Like their twenty-first century counterparts, eighteenth century Americans wrestled constantly with ethical and moral dilemmas. Whether it was the desirability of vaccinating against smallpox, placing lightning rods on top of buildings to draw the strikes away or declaring an independent government, Benjamin Franklin often played the role of advocate. He recognized, however, the importance of seeing the issue from multiple sides and basing his decisions on reason. Contemporary scientific advances demand new ethical decisions. The 2007 Celebration! of Benjamin Franklin, Founder explored the issue of Franklin and Ethics.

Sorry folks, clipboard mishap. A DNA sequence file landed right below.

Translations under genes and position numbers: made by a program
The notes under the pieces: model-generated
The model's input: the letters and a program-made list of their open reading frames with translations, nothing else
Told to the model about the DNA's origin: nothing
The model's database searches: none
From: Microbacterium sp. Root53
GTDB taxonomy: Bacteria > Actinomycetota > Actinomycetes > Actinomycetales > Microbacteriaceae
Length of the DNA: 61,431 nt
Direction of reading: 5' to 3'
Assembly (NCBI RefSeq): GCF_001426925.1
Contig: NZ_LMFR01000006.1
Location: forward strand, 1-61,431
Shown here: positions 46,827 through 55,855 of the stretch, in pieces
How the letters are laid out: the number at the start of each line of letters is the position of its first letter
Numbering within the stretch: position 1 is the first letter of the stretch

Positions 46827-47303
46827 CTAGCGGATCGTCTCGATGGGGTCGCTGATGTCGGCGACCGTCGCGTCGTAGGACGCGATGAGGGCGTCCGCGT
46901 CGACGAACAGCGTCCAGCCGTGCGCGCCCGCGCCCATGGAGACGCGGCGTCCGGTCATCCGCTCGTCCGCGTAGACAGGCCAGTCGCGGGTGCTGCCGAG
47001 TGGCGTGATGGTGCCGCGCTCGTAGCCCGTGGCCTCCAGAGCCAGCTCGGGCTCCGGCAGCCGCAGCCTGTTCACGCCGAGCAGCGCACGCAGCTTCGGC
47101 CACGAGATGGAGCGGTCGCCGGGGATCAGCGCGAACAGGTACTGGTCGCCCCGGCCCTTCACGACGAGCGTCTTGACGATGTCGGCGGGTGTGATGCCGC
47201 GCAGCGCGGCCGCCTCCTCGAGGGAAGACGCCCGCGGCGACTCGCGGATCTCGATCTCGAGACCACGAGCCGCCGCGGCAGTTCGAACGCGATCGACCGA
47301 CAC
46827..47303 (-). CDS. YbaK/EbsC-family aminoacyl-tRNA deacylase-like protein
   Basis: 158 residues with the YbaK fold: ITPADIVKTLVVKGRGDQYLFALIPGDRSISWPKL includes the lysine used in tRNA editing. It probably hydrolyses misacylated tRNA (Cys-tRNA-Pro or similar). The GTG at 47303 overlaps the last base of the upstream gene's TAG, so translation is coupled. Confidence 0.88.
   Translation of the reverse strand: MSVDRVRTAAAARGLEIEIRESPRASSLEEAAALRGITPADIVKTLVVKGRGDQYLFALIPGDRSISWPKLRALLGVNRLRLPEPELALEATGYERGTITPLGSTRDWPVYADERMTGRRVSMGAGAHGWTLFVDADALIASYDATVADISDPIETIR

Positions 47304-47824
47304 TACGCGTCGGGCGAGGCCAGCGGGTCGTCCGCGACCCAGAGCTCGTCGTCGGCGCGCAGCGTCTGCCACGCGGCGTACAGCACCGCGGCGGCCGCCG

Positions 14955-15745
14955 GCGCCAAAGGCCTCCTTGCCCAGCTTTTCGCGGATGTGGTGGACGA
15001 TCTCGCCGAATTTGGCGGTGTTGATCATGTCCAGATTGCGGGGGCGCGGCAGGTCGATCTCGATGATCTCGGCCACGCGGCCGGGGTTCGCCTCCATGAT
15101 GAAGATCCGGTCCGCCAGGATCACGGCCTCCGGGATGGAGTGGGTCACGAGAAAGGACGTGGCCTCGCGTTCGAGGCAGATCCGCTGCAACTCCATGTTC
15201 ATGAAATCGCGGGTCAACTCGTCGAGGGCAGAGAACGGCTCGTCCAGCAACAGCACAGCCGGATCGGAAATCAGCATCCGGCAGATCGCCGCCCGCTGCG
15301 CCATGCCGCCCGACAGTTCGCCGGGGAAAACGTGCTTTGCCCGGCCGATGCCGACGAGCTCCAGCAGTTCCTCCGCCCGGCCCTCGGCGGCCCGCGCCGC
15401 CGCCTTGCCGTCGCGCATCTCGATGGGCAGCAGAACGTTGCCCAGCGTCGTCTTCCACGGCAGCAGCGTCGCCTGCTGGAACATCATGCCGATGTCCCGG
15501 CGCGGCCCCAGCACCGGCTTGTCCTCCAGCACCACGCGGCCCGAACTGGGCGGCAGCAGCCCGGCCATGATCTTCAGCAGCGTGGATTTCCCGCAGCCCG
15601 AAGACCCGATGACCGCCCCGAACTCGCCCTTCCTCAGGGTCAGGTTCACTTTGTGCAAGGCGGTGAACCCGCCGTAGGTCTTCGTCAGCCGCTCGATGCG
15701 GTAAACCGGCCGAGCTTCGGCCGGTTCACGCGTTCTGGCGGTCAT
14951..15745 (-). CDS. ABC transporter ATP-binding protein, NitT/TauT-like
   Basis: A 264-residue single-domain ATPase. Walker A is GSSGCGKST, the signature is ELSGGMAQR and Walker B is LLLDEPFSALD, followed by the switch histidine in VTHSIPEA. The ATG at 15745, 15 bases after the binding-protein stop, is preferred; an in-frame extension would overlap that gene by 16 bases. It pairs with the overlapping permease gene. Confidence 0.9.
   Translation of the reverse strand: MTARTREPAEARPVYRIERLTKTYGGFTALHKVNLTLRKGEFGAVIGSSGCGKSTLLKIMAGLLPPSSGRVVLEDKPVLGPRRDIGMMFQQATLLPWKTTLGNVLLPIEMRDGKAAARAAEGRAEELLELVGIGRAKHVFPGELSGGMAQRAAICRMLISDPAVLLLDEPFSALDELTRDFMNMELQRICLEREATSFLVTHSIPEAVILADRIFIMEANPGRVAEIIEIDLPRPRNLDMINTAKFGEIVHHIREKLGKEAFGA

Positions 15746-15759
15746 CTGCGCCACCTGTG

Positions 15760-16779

Arthur Caplan, Ph.D. gave the keynote address: "What would Ben have said about human cloning (and other contemporary bioethics conundrums)?"
Dr. Caplan received the 2007 Franklin Founder award for his work in bioethics and for continuing the role embraced by Franklin of not fearing scientific advances but using them for the improvement of society.